Breakthrough for prostate cancer sufferers

  • cancer
  • James Douglas

IT’S a revolutionary new treatment for Southampton than can transform the life of those fighting prostate cancer.

For the first time in the city, doctors have successfully treated a patient with an innovative therapy that avoids the need for invasive surgery.

From targeting only cancerous cells in the prostate gland, to offering men a much quicker recovery – High Intensity Focused Ultrasound (HIFU) has been hailed a major step forward in fighting the disease.

It marks the next stage of one Southampton surgeon’s mission to get the city delivering world-class prostate cancer care.

Consultant urological surgeon Tim Dudderidge is already bringing the latest MRI technology to the city so that lifethreatening cancer can be identified before having an invasive biopsy, reducing the need for unnecessary procedures.

And now he has performed the city’s first HIFU procedure on a 77-year-old who showed signs of some aggressive tumours in one part of his prostate gland.

The therapy allows doctors to destroy unhealthy tissue with rapid heat elevation, with ultrasound energy – or sound waves – focused at a specific location in the body.

Any tissue at that focal point is destroyed but importantly, tissue outside of this spot is unharmed – unlike radiotherapy where both healthy and unhealthy cells are damaged causing significant side effects.

This has been made possible thanks to the MRI technology which means doctors can now locate exactly where the tumours are and which ones pose a danger and those that do not.

Previously, unable to locate where the cancer was, radiotherapy was used to blast the whole gland or surgery was needed to remove the whole prostate in a bid to eradicate the disease.

Both these come with various side effects, damaging the sexual and urinary function in the patients, who could spend weeks in hospital.

But this new therapy has the major advantage of lower side effects because on the cancer is targeted and preserves sexual and urinary function in more than 90 per cent of men treated.

Patients will be given a general anaesthetic and once asleep, an ultrasound probe will be placed into the rectum. The Sonablate or Ablatherm is then able to capture real-time images of the prostate gland, allowing the treating physician to create a customised treatment plan for each patient – pinpointing the areas for treatment.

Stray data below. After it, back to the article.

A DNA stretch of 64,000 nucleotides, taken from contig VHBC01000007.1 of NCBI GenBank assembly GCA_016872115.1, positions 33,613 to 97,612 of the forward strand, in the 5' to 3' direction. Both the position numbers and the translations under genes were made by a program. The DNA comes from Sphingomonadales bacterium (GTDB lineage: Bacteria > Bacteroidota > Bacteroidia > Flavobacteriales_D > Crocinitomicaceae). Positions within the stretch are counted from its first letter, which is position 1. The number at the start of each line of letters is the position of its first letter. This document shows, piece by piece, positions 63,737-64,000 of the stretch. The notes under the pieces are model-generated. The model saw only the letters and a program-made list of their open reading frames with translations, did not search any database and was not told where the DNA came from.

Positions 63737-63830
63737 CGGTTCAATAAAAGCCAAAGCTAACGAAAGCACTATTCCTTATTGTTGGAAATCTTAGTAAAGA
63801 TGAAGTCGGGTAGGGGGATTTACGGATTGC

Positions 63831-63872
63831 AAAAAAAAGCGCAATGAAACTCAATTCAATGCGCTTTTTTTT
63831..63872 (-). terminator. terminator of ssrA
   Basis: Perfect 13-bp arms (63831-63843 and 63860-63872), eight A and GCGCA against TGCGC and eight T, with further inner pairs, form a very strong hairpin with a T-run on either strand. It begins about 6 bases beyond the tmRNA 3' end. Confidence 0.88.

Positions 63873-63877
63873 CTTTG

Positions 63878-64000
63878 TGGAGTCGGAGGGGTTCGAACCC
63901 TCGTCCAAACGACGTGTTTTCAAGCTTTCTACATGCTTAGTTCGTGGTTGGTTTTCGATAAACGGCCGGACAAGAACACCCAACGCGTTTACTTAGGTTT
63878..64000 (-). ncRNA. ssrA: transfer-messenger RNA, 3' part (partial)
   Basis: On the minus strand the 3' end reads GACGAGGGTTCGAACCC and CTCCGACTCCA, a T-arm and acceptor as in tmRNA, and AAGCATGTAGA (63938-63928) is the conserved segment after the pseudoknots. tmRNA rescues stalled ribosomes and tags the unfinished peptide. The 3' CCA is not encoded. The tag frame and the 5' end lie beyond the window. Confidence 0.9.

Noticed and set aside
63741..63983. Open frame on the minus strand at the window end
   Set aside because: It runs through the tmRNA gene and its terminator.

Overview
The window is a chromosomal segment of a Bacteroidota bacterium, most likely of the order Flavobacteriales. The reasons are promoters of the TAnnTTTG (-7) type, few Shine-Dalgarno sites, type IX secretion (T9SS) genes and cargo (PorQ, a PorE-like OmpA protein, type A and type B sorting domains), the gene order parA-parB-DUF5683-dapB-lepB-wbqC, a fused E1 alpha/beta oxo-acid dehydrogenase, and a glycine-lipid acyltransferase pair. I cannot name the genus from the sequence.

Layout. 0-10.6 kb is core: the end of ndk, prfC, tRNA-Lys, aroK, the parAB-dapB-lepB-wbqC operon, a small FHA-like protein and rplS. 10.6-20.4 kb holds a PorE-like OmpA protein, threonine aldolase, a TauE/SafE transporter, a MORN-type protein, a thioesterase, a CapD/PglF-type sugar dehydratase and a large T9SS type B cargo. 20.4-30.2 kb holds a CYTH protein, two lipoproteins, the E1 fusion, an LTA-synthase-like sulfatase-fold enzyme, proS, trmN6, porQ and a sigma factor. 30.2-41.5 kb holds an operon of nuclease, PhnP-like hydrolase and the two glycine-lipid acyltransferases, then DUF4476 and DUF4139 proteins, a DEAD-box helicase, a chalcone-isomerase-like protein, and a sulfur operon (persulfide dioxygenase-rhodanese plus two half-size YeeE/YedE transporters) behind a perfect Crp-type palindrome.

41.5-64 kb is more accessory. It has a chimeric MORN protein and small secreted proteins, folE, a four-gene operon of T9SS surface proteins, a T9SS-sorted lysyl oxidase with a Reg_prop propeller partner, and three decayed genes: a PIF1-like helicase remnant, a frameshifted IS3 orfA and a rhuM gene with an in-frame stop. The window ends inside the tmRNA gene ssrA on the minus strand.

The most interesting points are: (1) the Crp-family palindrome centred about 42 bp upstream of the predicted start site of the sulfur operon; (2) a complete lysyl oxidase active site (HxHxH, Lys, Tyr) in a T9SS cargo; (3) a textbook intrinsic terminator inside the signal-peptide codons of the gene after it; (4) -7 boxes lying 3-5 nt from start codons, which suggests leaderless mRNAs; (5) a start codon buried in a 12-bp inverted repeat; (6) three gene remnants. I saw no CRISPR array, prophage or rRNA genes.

The physician then uses the Sonablate or Ablatherm, which in Southampton was provided by Nuada Medical, to deliver the ultrasound energy to extremely small target sites, or focal points, throughout the prostate gland.

Unlike radiation, HIFU uses clean energy, so the procedure can be repeated, if necessary, without damaging healthy tissue.

In most cases the HIFU procedure lasts between 30 minutes and three hours depending on the size of the prostate.

A catheter is left in place following the procedure for drainage of urine and will remain for 3-14 days and there is typically little pain associated with the procedure so patients usually get back to their normal routine within just a few days.

Mr Dudderidge, who performed the therapy at Spire Southampton having worked alongside doctors at University College London who pioneered the treatment, said: “For some people, particularly when there’s only cancer on one half of the gland, treating the whole gland seems a bit extreme.

“For our first patient for example, he had some areas of cancer that I felt did need some treatment but he was keen to avoid having surgery, so HIFU seemed to offer the perfect alternative.

“Even with the best nerve sparing surgery to remove the whole prostate you cannot prevent damage to the nerves in the prostate and on average half of men at three months will still be having to use incontinence pads.

“So a great advantage of this is that the patient suffers fewer side effects and can return to their normal lives within days as the risk of damage is much smaller.

“Prostate Cancer UK wants to make sure that all patients are given all treatment options, even if the hospital doesn’t offer it, so I am trying to ensure that we can offer all of the best treatments in Southampton.

“It is important to develop this locally because it means patients do not have to travel far and this is a priority for me, to be able to offer this to those living in Southampton.”

CASE STUDY

HE HAS become the first patient in the city to benefit from this revolutionary therapy and he couldn’t be happier with the results.

Anthony Amos, from Lyndhurst, was diagnosed with prostate cancer earlier this year and was keen to avoid surgery and the side effects that come with it.

After doing his research he discovered HIFU and having discussed it with Mr Dudderidge, the pair decided it was the best option for the retired businessman.

Having had the procedure the 77-yearold was home the next day and within a week the catheter was removed, with everything pointing to a successful treatment.

Mr Amos said: “From my point of view it went extremely well and I was home the next day.

“In view of what one has been through the recovery so far has been pretty good, there is no doubt about that.

“It’s a very good alternative if you are in a position where you can make that decision.

“From a treatment point of view it is excellent and from a pain point of view it is very manageable.”

  • http://www.dailyecho.co.uk/news/10610555.breakthrough_for_prostate_cancer_sufferers/